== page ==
Zinc plays a very important role in metabolism, immune and antioxidant function, as well as in maintaining cell structure stability. It is also a very major player in the normal production and functioning of the “sex hormones.”

Research is clear that exhaustive exercise has the effect of reducing testosterone levels as well as inhibiting thyroid hormones. Research indicates that Zinc supplementation has a potential to prevent these negative effects of exhaustive exercise; however, the prevention of these effects appears to be “exercise dependent” and may only be significant in anaerobic exercise to exhaustion, as opposed to aerobic exercise to exhaustion.

Calcium supplementation in addition to exhaustive training has been shown to increase testosterone levels to a greater degree than exhaustive training alone. Along these same lines, a combination supplement of Calcium and Vitamin D results in an increase in testosterone levels in elderly men and women, and this increase is highly correlated to a reduction in the risk of falling.

Vitamin D plays a significant role in male reproductive organs, and there exists a correlation between Vitamin D levels and testosterone levels. Some research suggests a distinct seasonal variation in testosterone production, with testosterone production being highest in the summer and fall months and lowest in the winter months. It has been theorized that this is connected to the amount of Vitamin D we can make from skin exposure to sunlight. Related to this, research has shown that supplementing Vitamin D results in significant increases in testosterone levels in men.

Vitamin D for Athletes

The fastest sprinters in the country are usually from sunny states, such as California, Florida, and Texas.  Did you get your vitamin D today?

There exists some conflicting evidence on caffeine consumption and testosterone production. The theory of increased testosterone production due to Caffeine ingestion is based on the effects that certain stimulants have on catecholamine response (increased epinephrine and norepinephrine). Increased production of catecholamines results in greater stimulation of beta-adrenergic receptors, and this, in a dose-­‐dependent response, promotes testosterone production and secretion.

Many studies show an increase above normal exercise-­‐ induced elevated levels when Caffeine is ingested prior to exhaustive exercise. One specific study showed that a caffeinated chewing gum improved repeated cycling sprint performance, increased testosterone levels, delayed fatigue, and reduced cortisol. Due to Caffeine’s potential effects on testosterone stimulation, it is a very popular ingredient in pre-­‐exercise/pre-­‐competition nutritional supplements.

Though touted for its potential anti-cancer characteristics, research shows that consistent ingestion of garlic actually reduces testosterone production, among other negative effects to the male reproductive organs. Just like everything else in life, moderation is key. I do not think having garlic a couple times a week will have significant effects on testosterone production, especially if you are doing other things to enhance normal production.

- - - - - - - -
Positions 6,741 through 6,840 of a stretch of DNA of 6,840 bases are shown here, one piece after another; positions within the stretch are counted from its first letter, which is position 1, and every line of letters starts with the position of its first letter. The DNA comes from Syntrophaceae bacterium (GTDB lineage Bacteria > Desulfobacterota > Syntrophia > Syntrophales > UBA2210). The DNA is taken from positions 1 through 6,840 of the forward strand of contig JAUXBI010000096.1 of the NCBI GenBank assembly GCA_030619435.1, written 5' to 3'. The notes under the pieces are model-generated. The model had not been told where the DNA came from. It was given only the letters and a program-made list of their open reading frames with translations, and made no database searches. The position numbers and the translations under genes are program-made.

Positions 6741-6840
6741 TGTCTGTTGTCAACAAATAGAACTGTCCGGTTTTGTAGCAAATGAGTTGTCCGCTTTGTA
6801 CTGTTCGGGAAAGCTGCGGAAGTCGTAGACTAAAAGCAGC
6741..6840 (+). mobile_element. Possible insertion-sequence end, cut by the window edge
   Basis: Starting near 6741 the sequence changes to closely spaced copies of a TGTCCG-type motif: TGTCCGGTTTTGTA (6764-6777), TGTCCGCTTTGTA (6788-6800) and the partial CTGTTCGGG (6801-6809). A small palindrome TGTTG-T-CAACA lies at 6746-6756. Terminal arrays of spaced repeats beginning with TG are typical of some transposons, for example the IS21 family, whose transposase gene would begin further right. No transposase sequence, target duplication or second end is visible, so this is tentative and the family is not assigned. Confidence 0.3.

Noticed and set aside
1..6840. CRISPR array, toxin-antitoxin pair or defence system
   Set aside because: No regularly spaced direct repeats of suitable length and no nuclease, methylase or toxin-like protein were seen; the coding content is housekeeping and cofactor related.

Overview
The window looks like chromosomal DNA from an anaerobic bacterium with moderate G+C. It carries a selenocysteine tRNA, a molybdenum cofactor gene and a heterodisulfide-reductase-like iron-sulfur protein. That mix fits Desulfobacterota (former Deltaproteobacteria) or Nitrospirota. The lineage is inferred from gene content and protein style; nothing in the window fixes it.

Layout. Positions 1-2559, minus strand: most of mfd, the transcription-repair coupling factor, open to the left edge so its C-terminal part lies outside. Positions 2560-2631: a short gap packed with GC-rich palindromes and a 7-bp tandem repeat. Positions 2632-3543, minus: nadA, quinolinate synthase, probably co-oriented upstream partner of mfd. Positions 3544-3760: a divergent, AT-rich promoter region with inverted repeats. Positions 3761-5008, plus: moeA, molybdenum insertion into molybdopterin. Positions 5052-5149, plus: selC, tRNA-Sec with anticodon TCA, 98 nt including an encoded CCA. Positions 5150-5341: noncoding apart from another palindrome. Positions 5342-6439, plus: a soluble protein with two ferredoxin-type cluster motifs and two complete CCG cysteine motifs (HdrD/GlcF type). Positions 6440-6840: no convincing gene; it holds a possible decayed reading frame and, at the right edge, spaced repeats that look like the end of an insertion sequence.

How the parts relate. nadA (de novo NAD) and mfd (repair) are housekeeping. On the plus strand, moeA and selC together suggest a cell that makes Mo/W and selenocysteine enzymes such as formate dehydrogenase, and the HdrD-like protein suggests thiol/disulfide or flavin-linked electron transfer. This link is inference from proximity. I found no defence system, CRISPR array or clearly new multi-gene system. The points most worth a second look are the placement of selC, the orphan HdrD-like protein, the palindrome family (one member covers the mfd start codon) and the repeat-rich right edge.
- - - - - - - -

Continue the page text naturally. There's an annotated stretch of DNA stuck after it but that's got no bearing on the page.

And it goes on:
Finally, since testosterone is opposed by cortisol and insulin, it is very important to reduce or manage lifestyle stressors as well as limit dietary sugar. Research shows that elevated levels of glucose and fructose inhibit the proper function of SHBG (the chaperone that escorts cortisol to muscle tissue), and thus results in immediate reductions in testosterone levels.

The exception to this would be ingesting these sugars immediately before, during, or immediately after exercise, as simple carbohydrates at these times improve performance, aid in recovery, and promote an anabolic state.

Avoid Sugar

“Simple carbs, such as sugar, can actually be your anabolic friend in the midst of exercise, but other than that, avoid them like the plague”

If the information above regarding Testosterone and specific dietary and supplement factors interests you, please check out Hormonal Nutrition.  In addition to more in-depth discussion and explanation of peer-reviewed published data on these 12 metabolically influential hormones, I also discuss practical ways to make dietary changes to help you reach your athletic performance, training, and body composition goals.

Kevin Kuhn, M.S.Ed., CSCS, MFS is a Kinesiologist and Sport Nutrition Coach in Dallas, Texas, as well as the Vice President of Research and Development for Classified Nutrition (ClassifiedNutrition.com).  Before moving to Dallas in 2012, Kevin was the head strength & conditioning coach for the Indiana Invaders professional running club in Indianapolis, Indiana.  Kevin specializes in athletic performance with great interest and experience in running-specific strength & conditioning, corrective exercise, and exercise and sport nutrition.  Kevin has been certified by the National Strength & Conditioning Association as a Certified Strength and Conditioning Specialist (CSCS) and as a Master Fitness Specialist by the Cooper Institute.